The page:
For the subsidised food grain part, the government has focused heavily on reforming the Public Distribution Service—the world’s largest safety net of its kind—using new technologies. The government has digitised 230 million ration cards and nearly 30 million fake and duplicate ration cards have been cancelled.
Data suggests that the cost of treating malnutrition is 27 times more than the cost of its prevention. So, the Modi government is bringing in various reforms to mitigate the effects of malnutrition which in due course will lead to its eradication. In fact, the ministry of women and child development, in consultation with relevant ministries and stakeholders, is working on a new set of guidelines for tackling malnutrition under the Poshan Abhiyan programme for the states to follow.
Among reforms, one worth mentioning will be the recent farm bills which also forms an important part in the fight against malnutrition, which the opposition is vehemently opposing at all levels. Even though India presently is a food surplus state, it does not necessarily translate to preventing hunger. So, access to poor people had to be addressed and this bill exactly does the same. The farmers now need not go through the traditional APMC mandis so sell their produce.
This removal of restriction will allow the produces to be more accessible, thereby providing better options for consumers and better prices for farmers which will translate into adequate remuneration, which is one of the primary needs in eliminating poverty.
As a Member of Parliament over nearly two decades, on various occasions and platforms, I have been outspoken about the malnutrition problem in the country. Along with several fellow parliamentarians and other influential personalities, we formed a high-level advocacy group known as The Citizens’ Alliance against Malnutrition (CAAM). The goal of the alliance was to raise its voice against malnutrition in the country so that collective national consciousness can be converted into action to address and eliminate the menace of malnutrition.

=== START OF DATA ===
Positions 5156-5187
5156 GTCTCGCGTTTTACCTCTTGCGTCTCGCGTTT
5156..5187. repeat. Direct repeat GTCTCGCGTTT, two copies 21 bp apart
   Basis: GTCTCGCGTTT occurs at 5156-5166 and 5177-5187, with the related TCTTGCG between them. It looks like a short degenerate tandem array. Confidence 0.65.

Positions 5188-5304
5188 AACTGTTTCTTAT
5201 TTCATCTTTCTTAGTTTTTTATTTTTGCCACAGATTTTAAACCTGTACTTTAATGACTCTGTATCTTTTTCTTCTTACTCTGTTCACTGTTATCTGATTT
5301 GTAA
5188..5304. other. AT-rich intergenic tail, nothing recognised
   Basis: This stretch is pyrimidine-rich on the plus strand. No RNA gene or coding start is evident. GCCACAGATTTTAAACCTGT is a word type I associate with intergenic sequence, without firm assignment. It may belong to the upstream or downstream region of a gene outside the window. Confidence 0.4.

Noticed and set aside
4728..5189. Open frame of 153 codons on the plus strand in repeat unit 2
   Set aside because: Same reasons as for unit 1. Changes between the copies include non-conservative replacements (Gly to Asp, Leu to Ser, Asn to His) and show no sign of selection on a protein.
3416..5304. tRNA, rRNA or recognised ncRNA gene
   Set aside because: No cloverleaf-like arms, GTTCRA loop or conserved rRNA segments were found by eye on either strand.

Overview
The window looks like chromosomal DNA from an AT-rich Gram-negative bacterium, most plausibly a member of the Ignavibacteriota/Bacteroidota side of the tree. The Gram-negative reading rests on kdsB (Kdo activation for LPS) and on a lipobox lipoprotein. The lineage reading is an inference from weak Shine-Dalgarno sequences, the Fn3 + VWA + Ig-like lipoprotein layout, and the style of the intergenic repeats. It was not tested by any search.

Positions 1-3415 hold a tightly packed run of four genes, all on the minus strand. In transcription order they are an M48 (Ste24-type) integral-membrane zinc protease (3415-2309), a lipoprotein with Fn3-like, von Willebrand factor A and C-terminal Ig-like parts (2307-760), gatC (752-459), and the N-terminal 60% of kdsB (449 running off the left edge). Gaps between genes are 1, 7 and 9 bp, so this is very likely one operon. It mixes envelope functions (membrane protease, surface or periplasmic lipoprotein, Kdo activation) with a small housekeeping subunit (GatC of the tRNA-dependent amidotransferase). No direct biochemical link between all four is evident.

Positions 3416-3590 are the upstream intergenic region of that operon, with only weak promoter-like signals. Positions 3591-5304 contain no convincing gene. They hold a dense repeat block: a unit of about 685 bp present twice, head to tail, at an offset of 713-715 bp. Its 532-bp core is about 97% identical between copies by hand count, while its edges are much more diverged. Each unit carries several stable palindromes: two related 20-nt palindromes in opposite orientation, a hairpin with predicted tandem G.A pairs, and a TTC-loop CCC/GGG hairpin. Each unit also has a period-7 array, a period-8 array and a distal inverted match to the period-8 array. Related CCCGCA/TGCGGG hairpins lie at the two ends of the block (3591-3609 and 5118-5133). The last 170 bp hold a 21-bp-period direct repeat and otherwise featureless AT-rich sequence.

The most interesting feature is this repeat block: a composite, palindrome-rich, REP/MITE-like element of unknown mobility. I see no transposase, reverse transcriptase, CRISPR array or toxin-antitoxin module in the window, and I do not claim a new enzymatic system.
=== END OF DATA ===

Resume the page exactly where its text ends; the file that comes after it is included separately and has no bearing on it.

To address malnutrition among pregnant women, there needs to be regular follow-up, possibly every trimester. Also, after marriage, at the gram sabha level, ASHA workers can provide counselling about how to conceive and the importance of nutrition at the time of pregnancy. There can be folic acid and iron supplementation for better nutrient intake.
Another alternative is Universal Basic Income (UBI), which I have been promoting since my parliamentary days. I have always held that UBI could be more affordable in India than in a high-income nation like the United States or Switzerland.
There are positive changes already visible. Malnutrition in children has seen improvement in the last two fiscal years and has reduced by two per cent per annum, according to a combined survey conducted by UNICEF and the ministry of health. The rate of stunting of children in India fell from 38.4 per cent in 2015-16 to 34.7 per cent in 2017-18. This plunge of two per cent each year is mainly on account of government initiatives. With such positive trends, we can be sure about the eradication of malnutrition much sooner than had been projected just a few years ago.
The writer is the national vice president BJP. The opinions expressed in this article are those of the author’s and do not purport to reflect the opinions or views of THE WEEK